The initial rollout of Accellos One Enterprise 3PL took place at two of five Europa warehouses that handle logistics contracts, in Northampton and suburban London. (The company has nine facilities in the U.K. overall, but the rest focus on road distribution, which makes up 60 percent of its business.) According to Joe Couta, senior vice president with Accellos, the task required the vendor to supply just one training consultant and one engineer, the latter of whom worked on integrating physical systems with the new software.

"The first thing we do is educate [the customer] on our product," Couta says. "Then we go through a business-process review. We publish a document to make sure there are no surprises." After that comes employee training. Following a conference-room pilot, the system goes live.

A potential hitch for Europa and the wine retailer was the need to certify the Accellos system with Her Majesty's Revenue & Customs, the U.K. body that assesses and collects taxes and duties. Couta says Accellos and the logistics provider achieved the task in six months - twice as fast as a rival software vendor had claimed it would take.

In the process, the new software solved the wine retailer's duty dilemma. It provided a level of monitoring detail that would allow the company to pay tax on individual bottles as they are sold and shipped. For each item, the system tracks such variables as size, alcohol content, type of wine and tax rate.

The Accellos application lets the user establish and monitor performance standards throughout the processes of receiving, storing, picking, repacking and shipping. At the same time, customers can track the movement and status of inventory while it's in Europa's possession, through Accellos's eVista visibility tool.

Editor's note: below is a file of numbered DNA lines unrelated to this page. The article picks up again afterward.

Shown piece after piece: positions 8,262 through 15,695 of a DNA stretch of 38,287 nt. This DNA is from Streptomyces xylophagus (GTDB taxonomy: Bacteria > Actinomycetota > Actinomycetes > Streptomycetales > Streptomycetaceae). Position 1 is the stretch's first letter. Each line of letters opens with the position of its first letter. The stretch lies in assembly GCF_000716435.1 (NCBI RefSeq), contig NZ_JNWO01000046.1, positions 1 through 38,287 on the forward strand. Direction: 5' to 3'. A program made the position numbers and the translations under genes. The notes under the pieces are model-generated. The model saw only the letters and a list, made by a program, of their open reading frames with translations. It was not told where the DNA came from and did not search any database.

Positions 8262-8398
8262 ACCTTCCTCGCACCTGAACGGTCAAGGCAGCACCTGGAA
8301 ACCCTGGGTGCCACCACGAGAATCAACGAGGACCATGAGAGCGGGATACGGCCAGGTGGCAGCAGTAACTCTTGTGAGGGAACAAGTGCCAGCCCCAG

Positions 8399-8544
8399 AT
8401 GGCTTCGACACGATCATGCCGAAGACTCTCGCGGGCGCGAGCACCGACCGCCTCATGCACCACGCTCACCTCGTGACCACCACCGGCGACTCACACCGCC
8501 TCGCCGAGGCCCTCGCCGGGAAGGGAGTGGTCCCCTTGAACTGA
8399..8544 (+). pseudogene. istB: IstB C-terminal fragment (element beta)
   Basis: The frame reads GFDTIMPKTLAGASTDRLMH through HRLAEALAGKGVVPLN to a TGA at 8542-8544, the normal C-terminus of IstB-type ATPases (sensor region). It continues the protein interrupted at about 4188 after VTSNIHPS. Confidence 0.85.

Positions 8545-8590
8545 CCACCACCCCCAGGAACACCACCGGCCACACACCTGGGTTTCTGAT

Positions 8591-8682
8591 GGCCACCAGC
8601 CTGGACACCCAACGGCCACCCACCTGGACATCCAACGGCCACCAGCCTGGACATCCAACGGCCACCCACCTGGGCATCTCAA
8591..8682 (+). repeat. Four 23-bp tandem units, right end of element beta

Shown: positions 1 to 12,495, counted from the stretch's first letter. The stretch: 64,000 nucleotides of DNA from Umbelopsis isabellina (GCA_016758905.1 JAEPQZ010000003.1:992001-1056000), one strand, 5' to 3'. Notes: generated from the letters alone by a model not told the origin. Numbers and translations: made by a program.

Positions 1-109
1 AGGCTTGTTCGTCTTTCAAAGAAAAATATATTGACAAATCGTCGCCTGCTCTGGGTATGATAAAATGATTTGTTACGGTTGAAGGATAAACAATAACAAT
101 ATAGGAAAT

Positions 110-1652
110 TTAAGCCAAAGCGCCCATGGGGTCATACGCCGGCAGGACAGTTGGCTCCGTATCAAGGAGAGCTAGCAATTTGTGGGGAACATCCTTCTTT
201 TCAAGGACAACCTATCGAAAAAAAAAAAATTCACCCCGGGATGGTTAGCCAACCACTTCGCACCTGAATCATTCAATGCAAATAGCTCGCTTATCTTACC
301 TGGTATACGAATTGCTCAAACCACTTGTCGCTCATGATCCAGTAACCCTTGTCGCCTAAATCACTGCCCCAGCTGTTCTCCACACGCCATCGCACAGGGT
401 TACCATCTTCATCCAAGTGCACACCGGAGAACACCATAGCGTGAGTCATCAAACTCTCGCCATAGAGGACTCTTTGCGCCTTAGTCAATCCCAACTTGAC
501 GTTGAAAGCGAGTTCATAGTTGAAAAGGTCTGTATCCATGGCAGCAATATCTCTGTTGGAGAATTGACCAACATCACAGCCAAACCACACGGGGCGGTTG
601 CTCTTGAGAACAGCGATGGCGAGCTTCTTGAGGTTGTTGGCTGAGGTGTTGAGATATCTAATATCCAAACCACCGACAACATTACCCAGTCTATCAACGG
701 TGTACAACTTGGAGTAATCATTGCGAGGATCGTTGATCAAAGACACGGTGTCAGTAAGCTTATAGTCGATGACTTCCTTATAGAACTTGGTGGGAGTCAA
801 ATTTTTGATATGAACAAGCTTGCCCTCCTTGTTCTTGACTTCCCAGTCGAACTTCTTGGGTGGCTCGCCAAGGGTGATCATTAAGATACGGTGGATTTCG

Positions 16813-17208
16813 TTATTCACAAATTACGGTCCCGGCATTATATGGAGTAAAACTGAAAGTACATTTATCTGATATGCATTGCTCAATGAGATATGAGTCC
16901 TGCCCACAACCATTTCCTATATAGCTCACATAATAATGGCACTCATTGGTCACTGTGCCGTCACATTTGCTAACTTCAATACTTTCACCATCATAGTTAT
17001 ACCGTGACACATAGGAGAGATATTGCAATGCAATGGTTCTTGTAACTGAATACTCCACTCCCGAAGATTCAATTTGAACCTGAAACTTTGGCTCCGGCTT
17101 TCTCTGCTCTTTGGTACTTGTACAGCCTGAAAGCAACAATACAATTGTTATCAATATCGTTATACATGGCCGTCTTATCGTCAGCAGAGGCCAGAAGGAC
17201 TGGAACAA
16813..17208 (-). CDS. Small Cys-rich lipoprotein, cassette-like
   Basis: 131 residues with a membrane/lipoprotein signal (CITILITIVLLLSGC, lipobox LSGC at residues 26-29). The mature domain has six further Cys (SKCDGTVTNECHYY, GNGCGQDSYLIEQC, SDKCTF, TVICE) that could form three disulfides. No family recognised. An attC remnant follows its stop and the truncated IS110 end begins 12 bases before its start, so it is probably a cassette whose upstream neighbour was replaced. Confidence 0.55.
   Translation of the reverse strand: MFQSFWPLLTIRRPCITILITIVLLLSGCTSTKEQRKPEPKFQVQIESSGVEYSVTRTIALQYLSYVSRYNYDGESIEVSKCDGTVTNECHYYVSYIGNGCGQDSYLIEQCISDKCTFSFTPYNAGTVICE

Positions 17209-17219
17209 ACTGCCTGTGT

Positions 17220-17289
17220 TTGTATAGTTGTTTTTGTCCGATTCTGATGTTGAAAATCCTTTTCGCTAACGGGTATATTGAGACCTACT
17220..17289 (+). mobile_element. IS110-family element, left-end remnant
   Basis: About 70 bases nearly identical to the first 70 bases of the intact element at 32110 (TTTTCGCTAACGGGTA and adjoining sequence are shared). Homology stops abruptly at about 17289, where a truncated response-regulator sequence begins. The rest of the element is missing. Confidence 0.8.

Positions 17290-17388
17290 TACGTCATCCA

Under the current system, incoming bottles are stored randomly in the warehouse. Stocking locations are recorded with the use of handheld devices. The data is then used to identify pallet positions so that workers can move product to an 11,000-square-foot mezzanine for picking and shipment.

Keeping Tabs on Orders

To keep pace with incoming orders, the Accellos software polls the wine retailer's site every seven minutes. Data flows into the system via Microsoft BizTalk middleware. The software groups orders by product type, prints picking slips and labels, and oversees their transfer to conveyors for picking, scanning of slips, sealing and shipping. The boxes might also include marketing materials and promotional items, such as free corkscrews.

At day's end, Europa sends reports to the customer, which uses the information to calculate restocking and reordering levels.

The system has resulted in a big boost in productivity, Europa says. Shipment volume rose from 274,000 orders in 2010 to an estimated 634,000 orders in 2011. Even with a fivefold increase since implementation, Europa can administer the account with a single individual - a staffing reduction of 80 percent.

Europa intends to expand its use of the Accellos software to all five of its logistics warehouses. A third implementation, in Birmingham, is set for this summer. That location will service a second account dealing in alcoholic beverages. Other customers that could benefit from the technology include those in pharmaceuticals, electronics, household products, automotive parts and camera accessories.

"Now that staff has seen it, they want it quickly," says Keep. "It will become our standard product."

Currently, the application runs on servers located in Europa's London office. Keep says the company is open to moving it into the cloud, once it gets the system fully up and running for all logistics customers. "I don't think it will be particularly long before we take Accellos up on that offer."

He expects the software to provide Europa with a strong selling point in its efforts to attract additional online retailers. "With the likes of the internet, and volumes increasing, I feel we're pretty well-placed with the Accellos product," he says. "We're quite happy with the decision."

Resource Links:
Europa Worldwide Logistics
Accellos


Keywords: supply chain, supply chain management, inventory management, inventory control, logistics management, WMS, warehouse management systems, supply chain planning, retail supply chain, logistics services

A 3PL Copes With Complexity as Wine Retailer Goes Online